What Will The Fools Learn From Facebook
Stop me if you've heard this one.
Thousands of largely novice investors line up for what's been billed as "the opportunity of a lifetime" to buy a "can't-miss" investment destined for easy gains. Pundits take position and say it's worth buying at "any price." People whisper in anticipation over how much they'll make. Fifty percent? Double their money? More?
In the end, the floor drops out and they're left with hefty losses -- totally predictable losses. Furious investors want answers. What went wrong, they ask? The answer is usually complicated, but has a common denominator: You overpaid. Fell for the hype. Gambled and lost. It happens. - Morgan Housel
Wall Street doesn't have small investors' best interest at heart. That should be excruciatingly clear after all these years. Most companies don't go public because they want to let you in on the action. They do so to let insiders cash out richly priced shares onto unsuspecting gulls. You're only a victim of that as much as you're willing to let yourself be. - Morgan Housel
Great story. So many need to read stories like this. In this case the game is definitely rigged. However, it's nice to see the rigging backfire a little bit for a change.
Remember Groupon! It's a different story but the same lesson. They don't go public to make me and you rich! - Borbality
So that being said, the retail investors are to blame here. Not because of the price dip, but because they willfully put themselves in the line of fire for fast money. - samedge2
its called RISK for a REASON! - Geldej
Back in the 1980s I lost money on several hyped-IPOs. It happened then, it happened now. The difference is that now I remembered what happened to me in the 1980s, and managed through nothing more than dumb luck, not to fall for the hype again. - GingerR2
. Many of the people who took the risk with the FB IPO blindly dived into a shark ( Wall Streets Big Boys ) tank and were had for lunch ! - snickerdoodle
I agree, this was mostly the fault of the individual investors, and I think it's easy to see why. - BlazerMania
I have to admit I also cannot understand how anyone could have fallen for the scam this time. - Sunny7039
it's an IPO. they're DESIGNED to rip off the fish, excuse me, "investors" who participate. - Ockhamsrazor
if you're not an insider there is a big chance you're being duped by investing on Wall Street. If you lose money its you're own fault. The conclusion is.. stop investing money on Wall Street. You can't ever be completely sure that you've got all relevant info, nor that you're not be suckered. - grusilaq
I hypothesize that many of the longs were not in it for the quick buck but rather were novice investors that bought to own a piece of a company that figures large in their lives. Perhaps they hoped to make money, but the attraction was based on familiarity, not get rich quick machinations. Smart investing? No, definitely not. But, totally understandable. After all, aren't we supposed to be able to Beat the Street by investing in what we know? - FutureMonkey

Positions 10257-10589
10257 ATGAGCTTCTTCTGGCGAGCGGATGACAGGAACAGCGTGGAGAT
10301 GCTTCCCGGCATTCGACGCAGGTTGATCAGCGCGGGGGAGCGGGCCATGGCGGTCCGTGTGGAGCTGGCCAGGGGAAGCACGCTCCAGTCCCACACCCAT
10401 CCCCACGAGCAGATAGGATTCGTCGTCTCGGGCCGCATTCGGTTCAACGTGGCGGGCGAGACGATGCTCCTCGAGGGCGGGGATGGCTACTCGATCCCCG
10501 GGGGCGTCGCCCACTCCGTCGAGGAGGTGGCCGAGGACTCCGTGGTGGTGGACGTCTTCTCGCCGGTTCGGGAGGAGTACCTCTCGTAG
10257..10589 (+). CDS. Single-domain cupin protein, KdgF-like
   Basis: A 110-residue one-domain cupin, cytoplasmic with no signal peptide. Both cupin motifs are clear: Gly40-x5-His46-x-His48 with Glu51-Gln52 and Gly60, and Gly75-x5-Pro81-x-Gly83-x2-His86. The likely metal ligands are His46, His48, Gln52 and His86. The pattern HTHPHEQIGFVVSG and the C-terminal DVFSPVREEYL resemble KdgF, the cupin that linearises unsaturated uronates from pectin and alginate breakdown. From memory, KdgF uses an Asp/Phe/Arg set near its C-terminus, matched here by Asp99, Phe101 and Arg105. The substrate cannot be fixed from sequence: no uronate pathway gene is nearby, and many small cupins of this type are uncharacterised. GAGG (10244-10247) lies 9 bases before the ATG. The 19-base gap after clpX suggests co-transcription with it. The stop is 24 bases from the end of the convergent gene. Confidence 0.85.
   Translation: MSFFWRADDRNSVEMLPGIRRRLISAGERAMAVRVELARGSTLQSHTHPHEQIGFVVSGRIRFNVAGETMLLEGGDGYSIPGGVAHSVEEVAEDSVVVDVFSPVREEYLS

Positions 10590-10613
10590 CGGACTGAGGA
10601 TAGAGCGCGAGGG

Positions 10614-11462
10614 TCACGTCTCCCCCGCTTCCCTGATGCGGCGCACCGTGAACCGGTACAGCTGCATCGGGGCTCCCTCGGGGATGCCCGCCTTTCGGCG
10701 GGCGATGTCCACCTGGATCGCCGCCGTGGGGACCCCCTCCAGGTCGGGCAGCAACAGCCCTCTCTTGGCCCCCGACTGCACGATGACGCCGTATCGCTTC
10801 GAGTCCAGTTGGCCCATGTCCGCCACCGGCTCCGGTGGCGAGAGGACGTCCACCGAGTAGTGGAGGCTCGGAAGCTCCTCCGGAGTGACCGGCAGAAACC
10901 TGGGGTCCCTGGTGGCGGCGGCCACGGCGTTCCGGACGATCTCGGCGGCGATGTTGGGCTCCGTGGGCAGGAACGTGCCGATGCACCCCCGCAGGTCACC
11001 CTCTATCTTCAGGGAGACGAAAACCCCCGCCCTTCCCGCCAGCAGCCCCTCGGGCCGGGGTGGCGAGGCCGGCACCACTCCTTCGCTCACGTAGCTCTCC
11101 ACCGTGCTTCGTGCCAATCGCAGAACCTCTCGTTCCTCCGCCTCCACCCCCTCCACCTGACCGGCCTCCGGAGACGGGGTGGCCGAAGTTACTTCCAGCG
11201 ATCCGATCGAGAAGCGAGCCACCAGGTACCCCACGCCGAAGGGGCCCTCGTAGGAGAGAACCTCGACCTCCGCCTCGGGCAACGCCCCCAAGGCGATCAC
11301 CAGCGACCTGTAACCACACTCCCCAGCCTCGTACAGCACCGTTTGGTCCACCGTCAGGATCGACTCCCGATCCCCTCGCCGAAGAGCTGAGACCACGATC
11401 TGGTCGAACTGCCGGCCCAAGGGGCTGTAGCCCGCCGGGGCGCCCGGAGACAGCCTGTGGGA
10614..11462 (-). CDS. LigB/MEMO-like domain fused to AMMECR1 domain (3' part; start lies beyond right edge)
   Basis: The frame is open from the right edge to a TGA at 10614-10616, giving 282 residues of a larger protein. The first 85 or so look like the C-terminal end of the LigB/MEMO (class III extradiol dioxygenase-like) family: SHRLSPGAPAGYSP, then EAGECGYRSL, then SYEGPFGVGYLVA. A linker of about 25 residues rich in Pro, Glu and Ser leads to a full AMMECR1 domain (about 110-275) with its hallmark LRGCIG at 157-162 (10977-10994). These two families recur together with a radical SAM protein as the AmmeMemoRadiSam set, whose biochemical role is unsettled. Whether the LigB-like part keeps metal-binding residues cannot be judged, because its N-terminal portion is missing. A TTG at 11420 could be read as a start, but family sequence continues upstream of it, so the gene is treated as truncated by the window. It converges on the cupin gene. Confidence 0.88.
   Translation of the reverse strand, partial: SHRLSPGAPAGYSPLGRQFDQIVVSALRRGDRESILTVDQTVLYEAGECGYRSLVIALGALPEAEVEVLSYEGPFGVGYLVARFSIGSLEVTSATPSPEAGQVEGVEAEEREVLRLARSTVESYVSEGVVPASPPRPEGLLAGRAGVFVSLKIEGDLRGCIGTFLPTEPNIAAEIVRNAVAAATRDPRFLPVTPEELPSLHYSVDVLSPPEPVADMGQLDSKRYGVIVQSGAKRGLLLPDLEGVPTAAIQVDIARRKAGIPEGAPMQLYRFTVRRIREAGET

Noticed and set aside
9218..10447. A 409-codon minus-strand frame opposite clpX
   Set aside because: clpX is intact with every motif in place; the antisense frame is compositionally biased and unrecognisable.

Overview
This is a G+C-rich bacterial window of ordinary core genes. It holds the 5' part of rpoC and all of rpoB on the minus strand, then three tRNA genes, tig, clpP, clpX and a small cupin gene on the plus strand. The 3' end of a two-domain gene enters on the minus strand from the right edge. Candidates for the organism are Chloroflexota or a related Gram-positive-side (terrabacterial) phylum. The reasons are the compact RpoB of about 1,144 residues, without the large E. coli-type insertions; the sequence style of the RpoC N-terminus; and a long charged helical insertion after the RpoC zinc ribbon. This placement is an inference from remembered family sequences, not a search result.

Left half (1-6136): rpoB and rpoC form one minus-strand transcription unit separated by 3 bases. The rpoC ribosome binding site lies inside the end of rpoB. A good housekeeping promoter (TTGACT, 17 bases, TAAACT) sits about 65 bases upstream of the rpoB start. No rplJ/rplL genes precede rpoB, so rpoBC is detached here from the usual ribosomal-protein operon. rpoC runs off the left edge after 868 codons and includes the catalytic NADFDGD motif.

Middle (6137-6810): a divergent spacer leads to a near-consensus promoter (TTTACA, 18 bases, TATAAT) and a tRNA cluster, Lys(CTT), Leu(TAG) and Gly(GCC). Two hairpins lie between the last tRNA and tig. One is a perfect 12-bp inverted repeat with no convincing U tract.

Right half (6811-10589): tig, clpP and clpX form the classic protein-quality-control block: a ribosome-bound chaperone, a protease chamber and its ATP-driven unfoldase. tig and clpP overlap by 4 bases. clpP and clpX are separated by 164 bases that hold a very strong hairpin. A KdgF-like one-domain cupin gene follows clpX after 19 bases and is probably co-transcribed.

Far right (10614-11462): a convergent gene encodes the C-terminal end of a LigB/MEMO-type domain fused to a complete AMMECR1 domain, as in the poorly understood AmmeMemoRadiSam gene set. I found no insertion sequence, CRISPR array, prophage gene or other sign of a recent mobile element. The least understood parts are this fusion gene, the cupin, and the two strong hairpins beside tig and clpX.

"Some of the outrage might be justified. There are legitimate claims that bankers withheld information from some customers, and that Nasdaq botched trade executions."
You seem to think this is a minor detail. How do you quantify what portion of losses were attributable to this information inequality?
As someone said on a related article, "Saying 'people got what they asked for' has ever been the mantra of thieves and rapists." - Actuary99
Today a hope of many years' standing is in large part fulfilled. The civilization of the past hundred years, with its startling industrial changes, has tended more and more to make life insecure. Young people have come to wonder what would be their lot when they came to old age. The man with a job has wondered how long the job would last.
This social security measure gives at least some protection to thirty millions of our citizens who will reap direct benefits through unemployment compensation, through old-age pensions and through increased services for the protection of children and the prevention of ill health.
We can never insure one hundred percent of the population against one hundred percent of the hazards and vicissitudes of life, but we have tried to frame a law which will give some measure of protection to the average citizen and to his family against the loss of a job and against poverty-ridden old age.
This law, too, represents a cornerstone in a structure which is being built but is by no means complete. It is a structure intended to lessen the force of possible future depressions. It will act as a protection to future Administrations against the necessity of going deeply into debt to furnish relief to the needy. The law will flatten out the peaks and valleys of deflation and of inflation. It is, in short, a law that will take care of human needs and at the same time provide the United States an economic structure of vastly greater soundness.
I congratulate all of you ladies and gentlemen, all of you in the Congress, in the executive departments and all of you who come from private life, and I thank you for your splendid efforts in behalf of this sound, needed and patriotic legislation.
If the Senate and the House of Representatives in this long and arduous session had done nothing more than pass this Bill, the session would be regarded as historic for all time. - Franklin D. Roosevelt - PRESIDENTIAL STATEMENT SIGNING THE SOCIAL SECURITY ACT. AUGUST 14,1935